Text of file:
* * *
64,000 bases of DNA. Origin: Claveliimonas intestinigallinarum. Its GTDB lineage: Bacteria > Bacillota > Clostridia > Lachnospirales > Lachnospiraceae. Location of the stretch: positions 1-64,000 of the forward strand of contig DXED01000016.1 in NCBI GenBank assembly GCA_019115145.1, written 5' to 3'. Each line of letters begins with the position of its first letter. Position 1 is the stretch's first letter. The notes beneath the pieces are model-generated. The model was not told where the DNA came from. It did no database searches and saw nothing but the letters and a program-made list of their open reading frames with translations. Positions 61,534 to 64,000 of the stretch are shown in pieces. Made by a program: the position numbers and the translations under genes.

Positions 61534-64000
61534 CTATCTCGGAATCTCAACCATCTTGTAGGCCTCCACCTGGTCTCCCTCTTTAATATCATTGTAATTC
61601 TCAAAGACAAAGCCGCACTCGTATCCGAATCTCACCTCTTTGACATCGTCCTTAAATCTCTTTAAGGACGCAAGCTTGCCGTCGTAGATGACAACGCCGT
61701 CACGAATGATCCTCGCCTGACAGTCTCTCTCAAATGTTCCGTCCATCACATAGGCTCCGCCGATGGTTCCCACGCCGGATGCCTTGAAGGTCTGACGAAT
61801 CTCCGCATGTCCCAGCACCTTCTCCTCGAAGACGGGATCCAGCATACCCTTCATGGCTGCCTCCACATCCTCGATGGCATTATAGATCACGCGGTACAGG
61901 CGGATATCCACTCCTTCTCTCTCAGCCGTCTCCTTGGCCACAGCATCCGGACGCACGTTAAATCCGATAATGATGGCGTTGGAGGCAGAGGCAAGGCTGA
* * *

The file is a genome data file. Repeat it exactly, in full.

64,000 bases of DNA. Origin: Claveliimonas intestinigallinarum. Its GTDB lineage: Bacteria > Bacillota > Clostridia > Lachnospirales > Lachnospiraceae. Location of the stretch: positions 1-64,000 of the forward strand of contig DXED01000016.1 in NCBI GenBank assembly GCA_019115145.1, written 5' to 3'. Each line of letters begins with the position of its first letter. Position 1 is the stretch's first letter. The notes beneath the pieces are model-generated. The model was not told where the DNA came from. It did no database searches and saw nothing but the letters and a program-made list of their open reading frames with translations. Positions 61,534 to 64,000 of the stretch are shown in pieces. Made by a program: the position numbers and the translations under genes.

Positions 61534-64000
61534 CTATCTCGGAATCTCAACCATCTTGTAGGCCTCCACCTGGTCTCCCTCTTTAATATCATTGTAATTC
61601 TCAAAGACAAAGCCGCACTCGTATCCGAATCTCACCTCTTTGACATCGTCCTTAAATCTCTTTAAGGACGCAAGCTTGCCGTCGTAGATGACAACGCCGT
61701 CACGAATGATCCTCGCCTGACAGTCTCTCTCAAATGTTCCGTCCATCACATAGGCTCCGCCGATGGTTCCCACGCCGGATGCCTTGAAGGTCTGACGAAT
61801 CTCCGCATGTCCCAGCACCTTCTCCTCGAAGACGGGATCCAGCATACCCTTCATGGCTGCCTCCACATCCTCGATGGCATTATAGATCACGCGGTACAGG
61901 CGGATATCCACTCCTTCTCTCTCAGCCGTCTCCTTGGCCACAGCATCCGGACGCACGTTAAATCCGATAATGATGGCGTTGGAGGCAGAGGCAAGGCTGA